Courtesy of McLeod Heart & Vascular Institute
Record high temperatures this time of year are the norm in our region. The American Heart Association, a global force for longer, healthier lives for all, and the McLeod Heart and Vascular Institute are urging people to take extra steps to protect their hearts. Precautions are especially important for older adults and people with high blood pressure, obesity or a history of heart disease and stroke.
“Temperatures exceeding 100°F or even temperatures in the 80s with high humidity can produce a dangerous heat index that can be hard on the heart,” said Dr. Alan Blaker, Executive Medical Director, McLeod Heart and Vascular Institute. “Heat and dehydration cause the heart to work harder, with the body trying to cool itself by shifting blood from major organs to underneath the skin. This shift triggers the heart to pump more blood, putting it under significantly more stress. Hydration helps the heart more easily pump blood through the blood vessels to the muscles allowing the muscles to work efficiently.”
Recent scientific research shows that when temperatures reach extremes of an average daily temperature of 109 degrees Fahrenheit, the number of deaths from cardiovascular disease may double or triple. Another research study, featured at the American Stroke Association’s International Stroke Conference 2019, suggests that the more temperatures fluctuate during the summer, the more severe strokes may become.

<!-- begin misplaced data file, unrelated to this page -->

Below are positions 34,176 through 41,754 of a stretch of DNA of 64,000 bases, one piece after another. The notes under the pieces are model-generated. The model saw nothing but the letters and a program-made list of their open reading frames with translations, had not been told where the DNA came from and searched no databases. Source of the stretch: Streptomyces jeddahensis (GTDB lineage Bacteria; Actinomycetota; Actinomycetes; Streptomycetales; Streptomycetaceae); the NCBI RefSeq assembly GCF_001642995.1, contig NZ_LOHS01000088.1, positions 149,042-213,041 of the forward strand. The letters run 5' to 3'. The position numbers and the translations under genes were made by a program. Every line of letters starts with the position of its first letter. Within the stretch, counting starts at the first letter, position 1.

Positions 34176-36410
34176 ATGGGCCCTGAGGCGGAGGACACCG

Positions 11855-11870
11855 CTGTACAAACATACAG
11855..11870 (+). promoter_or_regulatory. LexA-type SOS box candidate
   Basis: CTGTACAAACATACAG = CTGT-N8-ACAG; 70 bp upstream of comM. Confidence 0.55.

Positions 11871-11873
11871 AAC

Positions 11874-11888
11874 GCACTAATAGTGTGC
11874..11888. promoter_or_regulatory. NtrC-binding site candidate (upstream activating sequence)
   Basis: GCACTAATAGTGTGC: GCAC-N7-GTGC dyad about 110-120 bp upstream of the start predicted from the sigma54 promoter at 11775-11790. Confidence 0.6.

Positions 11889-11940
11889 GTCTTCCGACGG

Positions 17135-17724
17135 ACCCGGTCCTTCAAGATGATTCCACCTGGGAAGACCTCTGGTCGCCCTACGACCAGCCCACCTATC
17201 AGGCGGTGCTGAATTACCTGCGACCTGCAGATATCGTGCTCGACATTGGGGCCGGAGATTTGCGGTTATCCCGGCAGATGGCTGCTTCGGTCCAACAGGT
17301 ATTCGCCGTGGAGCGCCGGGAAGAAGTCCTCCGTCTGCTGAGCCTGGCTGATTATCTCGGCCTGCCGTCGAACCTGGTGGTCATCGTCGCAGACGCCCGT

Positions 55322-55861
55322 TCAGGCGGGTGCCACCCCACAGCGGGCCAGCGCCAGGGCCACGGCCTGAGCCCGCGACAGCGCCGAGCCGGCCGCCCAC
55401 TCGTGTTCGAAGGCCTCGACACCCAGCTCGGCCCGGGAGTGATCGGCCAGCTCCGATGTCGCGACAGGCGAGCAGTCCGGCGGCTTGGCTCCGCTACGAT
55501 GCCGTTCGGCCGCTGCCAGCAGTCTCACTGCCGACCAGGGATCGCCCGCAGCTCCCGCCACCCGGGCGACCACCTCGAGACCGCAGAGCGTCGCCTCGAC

While heat-related deaths and illnesses are preventable, more than 600 people in the United States are killed by extreme heat every year, according to the U.S. Centers for Disease Control and Prevention. While infants and the elderly are more vulnerable to problems from heat, extreme temperatures can cause health issues for anyone.
“Staying hydrated is key and avoid prolonged heat exposure. It is easy to get dehydrated even if you don’t think you’re thirsty,” said Dr. Blaker. “Drink water before, during and after going outside in hot weather. Don’t wait until you feel thirsty. And the best way to know if you are getting enough fluid is to monitor your urine output and make sure the urine color is pale, not dark or concentrated.”
The American Heart Association and the McLeod Heart & Vascular Institute suggests that everyone follows these top five hot weather precautions:
Signs that you may be experiencing too much heat include headaches, heavy sweating, cold, moist skin, chills, dizziness or fainting, a weak and rapid pulse, muscle cramps, fast, shallow breathing, nausea, vomiting or both. If you experience these symptoms, move to a cooler place, and cool down immediately by dousing yourself with cold water and re-hydrating. You may need to seek medical attention.